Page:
5. Look out for these symptoms
Many people believe that incontinence, signs of confusion, depression, or loss of sight, hearing or memory, are symptoms to be expected in the elderly. However, many fail to realize that these are often treatable conditions and could be side effects of prescription drugs. If you notice any of these symptoms in your elderly parent, take them to their physician. Failure to report them could lead to unnecessary functional decline in your loved one.
6. Hire a care manager
This is another resource you might find to be a great help. These professionals are trained to assess your loved-one’s particular needs and make recommendations about services which could benefit them. They will help you make the most of community resources and will also hire and manage paid caregivers on your behalf. Visit the website for the National Association of Professional Geriatric Care Managers (www.caremanager.org) to help you locate a care manager near you.
7. Consult your elderly parent as much as possible
If your elderly parent is in a healthy state of mind, it is vital that you talk to and consult them about every aspect of their care – after all, much of your responsibility will be to make sure they are comfortable and happy with their environment, daily routine and how they are being cared for. Gain as much input from them as possible about their needs, wishes and preferences. In all aspects, involve them in decision-making as much as possible. This will help them maintain control of their affairs and will make for a better patient – caregiver relationship.
8. Take care of yourself
Despite all your good intentions, if you don’t take care good care of yourself, you may be of little emotional and practical help to your elderly parent. If you feel you are becoming over-tired and stressed because of your new responsibilities, don’t be afraid to ask for help and support from other family members and friends, or even community services, who will allow you to take a break when needed. Make time for yourself – to relax and for your own interests so that you don’t feel like your entire life has been taken over by your role as a caregiver. In addition, make sure you don’t neglect your own meals and healthcare as you look after these needs for your elderly parent.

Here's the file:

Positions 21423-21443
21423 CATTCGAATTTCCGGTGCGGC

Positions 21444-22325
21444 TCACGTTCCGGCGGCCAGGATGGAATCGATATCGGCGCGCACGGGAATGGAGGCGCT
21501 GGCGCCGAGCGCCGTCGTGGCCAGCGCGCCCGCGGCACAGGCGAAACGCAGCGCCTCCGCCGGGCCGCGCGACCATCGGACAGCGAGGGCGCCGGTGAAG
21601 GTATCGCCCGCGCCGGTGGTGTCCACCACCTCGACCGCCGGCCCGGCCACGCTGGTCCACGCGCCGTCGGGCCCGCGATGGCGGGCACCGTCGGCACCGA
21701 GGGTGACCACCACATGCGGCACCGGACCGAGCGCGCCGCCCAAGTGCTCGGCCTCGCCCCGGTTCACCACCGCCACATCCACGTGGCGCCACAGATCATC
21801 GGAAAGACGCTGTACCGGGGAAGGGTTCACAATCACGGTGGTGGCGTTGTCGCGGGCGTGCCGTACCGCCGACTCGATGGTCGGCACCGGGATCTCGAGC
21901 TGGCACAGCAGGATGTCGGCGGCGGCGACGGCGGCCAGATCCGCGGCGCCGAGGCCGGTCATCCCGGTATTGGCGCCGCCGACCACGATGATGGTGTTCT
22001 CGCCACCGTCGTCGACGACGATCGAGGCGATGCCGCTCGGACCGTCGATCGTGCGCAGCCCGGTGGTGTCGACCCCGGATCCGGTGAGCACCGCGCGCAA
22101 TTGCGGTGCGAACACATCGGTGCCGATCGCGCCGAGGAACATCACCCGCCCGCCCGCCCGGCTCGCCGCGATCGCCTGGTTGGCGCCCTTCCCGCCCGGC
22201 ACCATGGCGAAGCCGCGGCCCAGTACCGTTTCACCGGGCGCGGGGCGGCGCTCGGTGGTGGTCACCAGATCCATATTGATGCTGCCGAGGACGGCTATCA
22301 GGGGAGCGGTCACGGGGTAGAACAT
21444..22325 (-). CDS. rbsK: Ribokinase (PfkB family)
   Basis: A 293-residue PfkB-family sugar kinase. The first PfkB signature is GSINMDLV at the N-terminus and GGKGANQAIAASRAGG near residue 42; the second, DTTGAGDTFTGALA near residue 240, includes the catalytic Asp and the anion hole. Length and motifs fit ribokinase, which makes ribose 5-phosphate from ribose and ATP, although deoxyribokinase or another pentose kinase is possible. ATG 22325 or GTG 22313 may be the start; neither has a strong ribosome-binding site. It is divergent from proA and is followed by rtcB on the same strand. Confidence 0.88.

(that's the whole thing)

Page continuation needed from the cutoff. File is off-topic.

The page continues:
Acknowledge any feelings you have related to your parent’s need for care – sadness, frustration, anxiousness about their future. Write your feelings down in a journal or enlist a listening ear if it helps. Bottling up emotions instead of confronting them can cause additional emotional stress. Take good care of yourself and your role as a caregiver will stay manageable.
9. Purchase or hire good equipment
There are lots of tools and devices available for purchase today that can make life for your elderly loved-one (and you!) easier and more comfortable. Consider if both you and your parent might benefit from equipment such as wheelchairs and wheelchair ramps, eating or dressing aids, walkers or rollators, bathroom and toileting aids, physical therapy accessories and incontinence aids. Since the elderly are more susceptible to bed sores, consider investing in a pressure mattress or alternating pressure mattress that will help prevent these uncomfortable and serious wounds. Research the variety of elderly-aids on offer to help you give your precious loved-one the best care possible.